Caring for Country: The Work of Land and Sea Rangers

6:00 pm - 7:30 pm (AEST)

Join us for a terrific opportunity to hear about the important work that Indigenous Land and Sea Rangers are engaged in around Australia, to Care for Country.

Who are Indigenous rangers?

Indigenous rangers are at the frontline of nature protection Australia-wide and are also delivering socio-economic benefits for people and communities.

Indigenous rangers work to protect native plants and animals, control feral animals and invasive weeds, reduce dangerous wildfires, maintain tourism and cultural sites, and more. Over 20% of Australia is held in Indigenous ownership. On this land lies some of Australia’s most exceptional natural environments. These lands are rich with native plants and animals, including many threatened species, and require ongoing care to survive. They also have some of the oldest artistic and cultural sights in the world. Indigenous rangers work on these lands and beyond to combat a variety of environmental and cultural threats.

In addition to the many environmental benefits of Indigenous rangers’ work, ranger jobs also have many social and economic benefits. A report commissioned by the federal Department of Prime Minister and Cabinet found that Indigenous land and sea management delivers up to a three dollars’ worth of environmental, social and economic value is delivered for every one dollar spent. Aboriginal and Torres Strait Islander communities have reported flow on benefits including more role models, better mental and physical health, strengthening of culture, women’s empowerment and more.

(The above is from the ‘Country Needs People’ website –


Justine Dillon, Ngarang-Wal Gold Coast Aboriginal Association

Justine is the Guanaba Indigenous Protected Area Project Coordinator for Ngarang-Wal Gold Coast Aboriginal Association Inc. Justine has a Bachelor of Education (Primary), Cert 1 in Allied Health & Cert 1 in Conservation Land Management, Fire Management and Water Quality. Justine has worked as an educator at the Gold Coast and administrator for GreenCorp and the Quandamooka Lands Council.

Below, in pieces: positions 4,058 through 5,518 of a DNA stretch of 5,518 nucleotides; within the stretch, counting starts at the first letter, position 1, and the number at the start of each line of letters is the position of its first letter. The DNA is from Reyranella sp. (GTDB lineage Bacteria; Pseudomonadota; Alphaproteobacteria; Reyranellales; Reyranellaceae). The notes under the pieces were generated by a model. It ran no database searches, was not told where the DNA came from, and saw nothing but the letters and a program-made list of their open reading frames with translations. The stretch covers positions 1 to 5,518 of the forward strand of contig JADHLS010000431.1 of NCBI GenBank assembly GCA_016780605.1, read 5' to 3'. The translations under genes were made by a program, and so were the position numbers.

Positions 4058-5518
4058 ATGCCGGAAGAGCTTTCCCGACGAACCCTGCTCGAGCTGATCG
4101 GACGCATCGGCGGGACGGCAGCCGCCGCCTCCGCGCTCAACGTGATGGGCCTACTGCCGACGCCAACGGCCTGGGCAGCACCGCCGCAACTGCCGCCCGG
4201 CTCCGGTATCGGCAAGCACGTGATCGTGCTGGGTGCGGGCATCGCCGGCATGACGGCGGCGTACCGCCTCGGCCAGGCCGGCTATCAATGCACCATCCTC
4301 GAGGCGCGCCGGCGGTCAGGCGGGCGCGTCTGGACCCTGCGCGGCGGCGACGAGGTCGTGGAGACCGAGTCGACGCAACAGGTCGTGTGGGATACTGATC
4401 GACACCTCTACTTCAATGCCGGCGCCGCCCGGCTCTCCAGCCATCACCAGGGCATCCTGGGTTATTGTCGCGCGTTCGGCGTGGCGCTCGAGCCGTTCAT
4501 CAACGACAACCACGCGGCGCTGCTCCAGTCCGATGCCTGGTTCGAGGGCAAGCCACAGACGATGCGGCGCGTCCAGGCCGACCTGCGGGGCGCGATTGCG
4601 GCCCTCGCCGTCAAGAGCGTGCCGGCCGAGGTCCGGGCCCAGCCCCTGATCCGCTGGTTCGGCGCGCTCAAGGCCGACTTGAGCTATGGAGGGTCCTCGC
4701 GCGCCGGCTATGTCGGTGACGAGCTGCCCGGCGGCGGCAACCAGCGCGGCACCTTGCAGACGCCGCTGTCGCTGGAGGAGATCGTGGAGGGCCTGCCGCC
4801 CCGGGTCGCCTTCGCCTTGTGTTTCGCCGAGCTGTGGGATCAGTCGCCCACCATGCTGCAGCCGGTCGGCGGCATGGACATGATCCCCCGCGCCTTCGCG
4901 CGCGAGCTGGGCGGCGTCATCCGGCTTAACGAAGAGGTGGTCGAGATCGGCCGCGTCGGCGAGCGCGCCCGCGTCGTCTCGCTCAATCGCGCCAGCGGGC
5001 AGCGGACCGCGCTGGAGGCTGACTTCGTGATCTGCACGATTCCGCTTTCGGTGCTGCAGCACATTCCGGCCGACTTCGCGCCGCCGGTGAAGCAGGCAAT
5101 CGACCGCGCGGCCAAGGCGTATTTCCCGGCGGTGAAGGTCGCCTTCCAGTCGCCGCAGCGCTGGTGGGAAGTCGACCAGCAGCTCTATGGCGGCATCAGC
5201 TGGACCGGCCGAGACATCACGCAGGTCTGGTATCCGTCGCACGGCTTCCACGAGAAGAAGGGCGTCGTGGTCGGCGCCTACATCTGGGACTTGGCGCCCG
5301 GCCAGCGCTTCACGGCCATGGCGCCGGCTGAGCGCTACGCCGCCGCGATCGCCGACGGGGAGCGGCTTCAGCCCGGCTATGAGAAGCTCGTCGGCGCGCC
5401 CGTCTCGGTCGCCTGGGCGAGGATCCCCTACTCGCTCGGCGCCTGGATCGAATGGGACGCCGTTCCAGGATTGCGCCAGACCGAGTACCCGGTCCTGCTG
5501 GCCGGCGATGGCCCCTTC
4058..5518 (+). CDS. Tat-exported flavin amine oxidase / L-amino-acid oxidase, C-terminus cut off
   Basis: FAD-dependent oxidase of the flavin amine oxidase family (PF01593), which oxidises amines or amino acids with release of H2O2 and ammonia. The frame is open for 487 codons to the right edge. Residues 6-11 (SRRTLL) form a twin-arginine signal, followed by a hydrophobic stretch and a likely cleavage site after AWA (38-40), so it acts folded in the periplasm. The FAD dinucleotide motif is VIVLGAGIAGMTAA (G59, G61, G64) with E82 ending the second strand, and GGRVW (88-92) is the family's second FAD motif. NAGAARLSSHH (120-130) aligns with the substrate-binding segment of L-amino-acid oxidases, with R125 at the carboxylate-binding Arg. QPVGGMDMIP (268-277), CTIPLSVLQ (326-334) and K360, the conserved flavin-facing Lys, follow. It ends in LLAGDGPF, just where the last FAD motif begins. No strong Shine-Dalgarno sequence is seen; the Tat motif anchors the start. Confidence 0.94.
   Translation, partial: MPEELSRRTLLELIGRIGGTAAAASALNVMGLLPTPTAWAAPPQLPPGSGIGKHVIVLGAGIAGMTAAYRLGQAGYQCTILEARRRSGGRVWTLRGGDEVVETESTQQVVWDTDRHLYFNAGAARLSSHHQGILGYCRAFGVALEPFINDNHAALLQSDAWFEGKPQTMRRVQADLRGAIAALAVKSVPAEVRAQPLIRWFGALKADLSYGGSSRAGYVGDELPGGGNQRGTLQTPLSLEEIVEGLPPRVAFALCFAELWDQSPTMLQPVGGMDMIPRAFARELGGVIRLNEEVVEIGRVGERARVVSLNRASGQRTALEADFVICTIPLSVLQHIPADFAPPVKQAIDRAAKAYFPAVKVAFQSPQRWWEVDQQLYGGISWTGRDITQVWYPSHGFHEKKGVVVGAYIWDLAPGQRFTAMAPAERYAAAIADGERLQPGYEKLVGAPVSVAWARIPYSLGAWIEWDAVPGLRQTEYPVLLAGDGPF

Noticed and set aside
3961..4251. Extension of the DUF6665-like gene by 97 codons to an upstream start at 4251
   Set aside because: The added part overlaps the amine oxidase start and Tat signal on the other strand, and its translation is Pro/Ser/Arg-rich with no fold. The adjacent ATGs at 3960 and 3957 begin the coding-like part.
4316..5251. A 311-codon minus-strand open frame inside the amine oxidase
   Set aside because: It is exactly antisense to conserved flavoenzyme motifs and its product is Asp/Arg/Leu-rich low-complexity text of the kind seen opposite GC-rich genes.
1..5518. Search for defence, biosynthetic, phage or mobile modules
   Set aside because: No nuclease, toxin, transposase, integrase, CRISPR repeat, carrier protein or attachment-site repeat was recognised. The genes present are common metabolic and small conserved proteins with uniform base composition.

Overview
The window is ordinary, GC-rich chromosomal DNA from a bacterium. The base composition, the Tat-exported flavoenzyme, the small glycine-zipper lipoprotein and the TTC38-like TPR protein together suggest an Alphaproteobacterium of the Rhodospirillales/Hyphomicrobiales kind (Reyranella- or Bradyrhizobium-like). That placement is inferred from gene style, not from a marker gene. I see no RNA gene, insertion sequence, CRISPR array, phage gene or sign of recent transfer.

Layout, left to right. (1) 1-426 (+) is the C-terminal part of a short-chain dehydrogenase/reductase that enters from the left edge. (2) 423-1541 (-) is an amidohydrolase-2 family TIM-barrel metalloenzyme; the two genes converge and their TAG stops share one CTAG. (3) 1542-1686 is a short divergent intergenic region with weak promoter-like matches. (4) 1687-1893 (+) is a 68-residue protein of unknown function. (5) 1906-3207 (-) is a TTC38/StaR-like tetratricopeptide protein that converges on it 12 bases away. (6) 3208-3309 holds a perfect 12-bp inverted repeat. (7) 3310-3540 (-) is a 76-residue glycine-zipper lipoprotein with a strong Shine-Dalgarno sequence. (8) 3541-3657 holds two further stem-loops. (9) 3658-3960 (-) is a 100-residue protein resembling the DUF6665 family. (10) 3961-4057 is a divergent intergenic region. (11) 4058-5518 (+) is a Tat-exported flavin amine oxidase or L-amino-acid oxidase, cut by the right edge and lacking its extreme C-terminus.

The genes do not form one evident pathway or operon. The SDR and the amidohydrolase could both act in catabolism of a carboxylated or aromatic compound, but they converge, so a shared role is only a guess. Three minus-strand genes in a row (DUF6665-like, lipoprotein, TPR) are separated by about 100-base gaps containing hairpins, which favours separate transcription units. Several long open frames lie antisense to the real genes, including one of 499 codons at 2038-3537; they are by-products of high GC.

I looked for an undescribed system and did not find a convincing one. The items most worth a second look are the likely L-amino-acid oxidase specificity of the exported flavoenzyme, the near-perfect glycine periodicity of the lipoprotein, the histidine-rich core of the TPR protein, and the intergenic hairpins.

Peter See, Country Needs People

Peter works on strategy and projects with Country Needs People (CNP), an independent, non-partisan Australian charity dedicated to supporting Indigenous land and sea management Australia wide. Prior to his work with Country Needs People, Peter was instrumental in the initial concept, detailed design and implementation of the 10 Deserts Project as well as being involved in the development of Indigenous land management programs in Kanyirninpa Jukurrpa (KJ) and other organisations.

Ross Williams, Future Dreaming

Ross [Timmulbar] Williams is a proud Bindal descendent of the Mt Elliot, Townsville and Cape Cleveland clans and the Juru people of Bowen region on his father’s side, and Erub and Mer in the Torres Straits through his mother’s ‘side. Ross lives, works, and gives recognition and respect to the Yuggera and Turrbal clans and peoples (Brisbane/Meeanjin), as the rightful Traditional Owners and direct descendants of the original inhabitants, and to their ongoing connection to their traditional estates. Ross has lived and worked for many years with First Nations land and water based cultural management and has developed that knowledge over his lifetime.